Various community groups are putting together campaigns across the city to bring the non-habitual and disenfranchised voters to the polls. United Fort Worth, a multiracial community advocacy organization, campaigned against the “old guards” in the City Council in the 2019 elections. The group’s leaders feel their mission remains unaccomplished.
“Folks, because of their civic connections or their financial connections, have been able to have right, direct access to decision-makers, and direct access to policy-making,” said Daniel Rodriguez, co-founder of United Fort Worth. “And we believe that that’s wrong.”
United Fort Worth is not supporting any incumbents in the upcoming election. However, the group made a series of endorsements in various key races.
The group demands a “brand new council,” and has endorsed five candidates, all people of color on the ballot for district 2, 4, 6, 8 and the mayoral races. They will also be newcomers to the City Council, if elected.
“These folks who hold power and have proximity to decision-making have excluded voices,” Rodriguez said. “We can work much harder and get more results and vote them out than try to continue speaking to brick walls that don’t have any intention to be responsive to the needs of directly impacted communities.”
Volunteers of the group can be seen door-knocking, canvassing and holding voting registration drives mostly in the low-income neighborhoods of east Fort Worth. United Fort Worth expects to continue its efforts till the May 1 elections.
Rodriguez said Fort Worth has matured into a city that’s big enough to welcome and tend to the needs of all the diverse groups.
According to population estimates, about 35% of people in Fort Worth identify as Hispanic; 19% Black and 5% Asian. Whites account for 39% of the total.
That diversity, however, has not been fully reflected in City Hall.
The City of Fort Worth is one of the largest employers in Tarrant County with 7,664 positions, according to 2020 data. Eight department heads were Black and one Hispanic, out of 25 departments within the city structure.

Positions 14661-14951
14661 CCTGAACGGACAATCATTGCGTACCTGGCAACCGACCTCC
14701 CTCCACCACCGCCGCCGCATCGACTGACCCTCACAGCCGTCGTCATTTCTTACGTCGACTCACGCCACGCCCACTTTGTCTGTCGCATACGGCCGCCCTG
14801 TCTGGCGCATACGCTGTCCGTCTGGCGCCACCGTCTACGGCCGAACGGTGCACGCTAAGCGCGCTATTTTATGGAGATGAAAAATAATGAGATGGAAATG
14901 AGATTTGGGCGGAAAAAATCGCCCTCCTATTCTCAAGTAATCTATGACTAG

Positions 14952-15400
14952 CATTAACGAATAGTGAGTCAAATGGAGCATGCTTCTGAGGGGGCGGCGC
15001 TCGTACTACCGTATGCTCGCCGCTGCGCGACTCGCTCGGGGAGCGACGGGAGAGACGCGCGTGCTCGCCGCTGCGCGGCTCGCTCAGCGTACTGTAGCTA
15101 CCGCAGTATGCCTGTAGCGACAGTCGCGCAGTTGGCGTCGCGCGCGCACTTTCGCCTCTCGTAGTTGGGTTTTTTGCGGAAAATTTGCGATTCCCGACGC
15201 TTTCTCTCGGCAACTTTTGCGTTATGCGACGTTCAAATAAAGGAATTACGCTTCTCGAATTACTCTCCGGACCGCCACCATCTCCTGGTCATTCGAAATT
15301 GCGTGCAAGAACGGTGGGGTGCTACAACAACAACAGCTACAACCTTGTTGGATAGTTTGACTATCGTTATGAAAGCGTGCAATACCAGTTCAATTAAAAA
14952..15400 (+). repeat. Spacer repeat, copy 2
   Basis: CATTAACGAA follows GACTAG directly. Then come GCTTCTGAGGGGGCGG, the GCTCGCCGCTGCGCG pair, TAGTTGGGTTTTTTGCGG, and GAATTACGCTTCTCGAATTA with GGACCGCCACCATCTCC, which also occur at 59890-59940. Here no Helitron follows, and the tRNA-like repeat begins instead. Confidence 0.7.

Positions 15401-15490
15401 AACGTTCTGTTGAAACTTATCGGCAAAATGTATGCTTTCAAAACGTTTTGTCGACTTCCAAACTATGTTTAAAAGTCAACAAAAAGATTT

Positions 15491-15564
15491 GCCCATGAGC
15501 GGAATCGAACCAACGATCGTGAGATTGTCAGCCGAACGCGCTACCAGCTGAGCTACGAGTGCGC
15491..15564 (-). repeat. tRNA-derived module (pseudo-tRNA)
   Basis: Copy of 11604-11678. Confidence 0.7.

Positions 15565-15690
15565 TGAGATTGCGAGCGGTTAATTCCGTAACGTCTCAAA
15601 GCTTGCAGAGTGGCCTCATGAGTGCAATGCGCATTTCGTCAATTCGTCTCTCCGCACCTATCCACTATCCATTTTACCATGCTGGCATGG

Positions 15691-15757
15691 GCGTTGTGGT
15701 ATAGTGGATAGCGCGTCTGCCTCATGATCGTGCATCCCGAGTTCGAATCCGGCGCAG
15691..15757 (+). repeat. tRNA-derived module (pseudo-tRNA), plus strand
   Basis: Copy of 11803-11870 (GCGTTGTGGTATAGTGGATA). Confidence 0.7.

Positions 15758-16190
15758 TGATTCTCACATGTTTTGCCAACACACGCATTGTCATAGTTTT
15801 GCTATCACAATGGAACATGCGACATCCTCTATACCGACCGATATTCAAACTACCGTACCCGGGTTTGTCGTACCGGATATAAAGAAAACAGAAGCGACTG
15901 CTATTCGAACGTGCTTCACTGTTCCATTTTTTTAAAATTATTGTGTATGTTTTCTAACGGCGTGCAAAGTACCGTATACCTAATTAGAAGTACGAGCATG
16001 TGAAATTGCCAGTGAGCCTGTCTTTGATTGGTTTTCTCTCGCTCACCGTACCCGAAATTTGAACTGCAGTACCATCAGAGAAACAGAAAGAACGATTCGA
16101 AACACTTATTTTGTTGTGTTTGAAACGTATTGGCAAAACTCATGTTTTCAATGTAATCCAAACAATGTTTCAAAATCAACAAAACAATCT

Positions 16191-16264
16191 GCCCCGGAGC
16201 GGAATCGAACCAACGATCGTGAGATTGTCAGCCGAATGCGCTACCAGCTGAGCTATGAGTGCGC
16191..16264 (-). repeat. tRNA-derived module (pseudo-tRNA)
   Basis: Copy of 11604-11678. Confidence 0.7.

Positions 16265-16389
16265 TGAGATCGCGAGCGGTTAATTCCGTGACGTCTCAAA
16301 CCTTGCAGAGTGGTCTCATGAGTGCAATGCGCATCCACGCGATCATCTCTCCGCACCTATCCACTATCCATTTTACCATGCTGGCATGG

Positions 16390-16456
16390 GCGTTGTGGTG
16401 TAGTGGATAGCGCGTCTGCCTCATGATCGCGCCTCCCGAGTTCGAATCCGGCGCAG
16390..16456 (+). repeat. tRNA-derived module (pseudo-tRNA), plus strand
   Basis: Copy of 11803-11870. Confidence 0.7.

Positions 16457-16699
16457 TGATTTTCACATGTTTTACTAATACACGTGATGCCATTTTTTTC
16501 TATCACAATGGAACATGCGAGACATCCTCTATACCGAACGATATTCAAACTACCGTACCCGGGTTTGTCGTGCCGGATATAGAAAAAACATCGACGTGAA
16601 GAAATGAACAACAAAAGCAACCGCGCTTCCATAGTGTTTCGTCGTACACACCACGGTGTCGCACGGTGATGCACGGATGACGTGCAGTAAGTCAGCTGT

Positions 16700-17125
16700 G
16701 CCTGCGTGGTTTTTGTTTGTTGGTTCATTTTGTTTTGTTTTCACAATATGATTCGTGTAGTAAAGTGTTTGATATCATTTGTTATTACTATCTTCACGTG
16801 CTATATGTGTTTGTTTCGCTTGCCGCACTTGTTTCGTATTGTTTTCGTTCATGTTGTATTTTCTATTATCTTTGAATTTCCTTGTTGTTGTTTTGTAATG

Caucasians made up 52.9% of the total workforce at the city of Fort Worth. The numbers grew for the police department, where 64.7% were whites, and the fire department, where 79% were whites.
“It’s a system of exclusion of marginalization, of silencing voices of people who really want to have a seat at the table in things that have a direct impact on their quality of life, on their existence in their city,” Rodriguez said.
The current nine-member City Council, including the mayor, includes one Hispanic and two Black members. The composition also could soon change.
In the 2016 Special Election, Fort Worthians voted to increase the number of city districts from eight to 10. A council-appointed Redistricting Task Force recommends the city create districts that are approximately equal in size, have minority opportunity districts that reflect the diversity and contain communities of similar interest and socio-economic characteristics in single districts.
District lines were last redrawn 30 years ago following the 1990 census, when over 60% of Fort Worth’s population was white. There were a total of 447,619 people in the city then.
The Fort Worth existing council districts have, on average, more than 106,000 people, according to 2018 U.S. Census Bureau data. Hispanics make up more than 50% of the population in Districts 2 and 9. Three other districts, situated in east and south Fort Worth, have minority-majority populations.
This year’s redistricting efforts, as stipulated by the amended city charter, will be based on new information from the U.S. Census 2020.
“We want to be sure that minorities are fairly represented or at least have the opportunity to be fairly represented on the city council,” assistant City Manager Fernando Costa while presenting the task force’s final report in January. “Of course, voters can vote for whoever they wish, irrespective of race and ethnicity. But we want to be sure that nothing in the drawing of council district boundaries creates an unfair situation for any population group.”
Residents participated in various task force meetings conducted late last year and January of this year. The city will provide training on redistricting software to interested residents who wish to give input in the process from April through September.
An independent contractor will propose the initial map in compliance with the approved criteria and inputs provided. Members of the new City Council elected after May 1 elections, however, have the final say on approval of district maps.
The city expects to receive the census numbers by July for the redistricting process to begin in August.
“Demographics are a very key factor in our deliberations,” said Lorraine Miller, chairperson of the redistricting task force.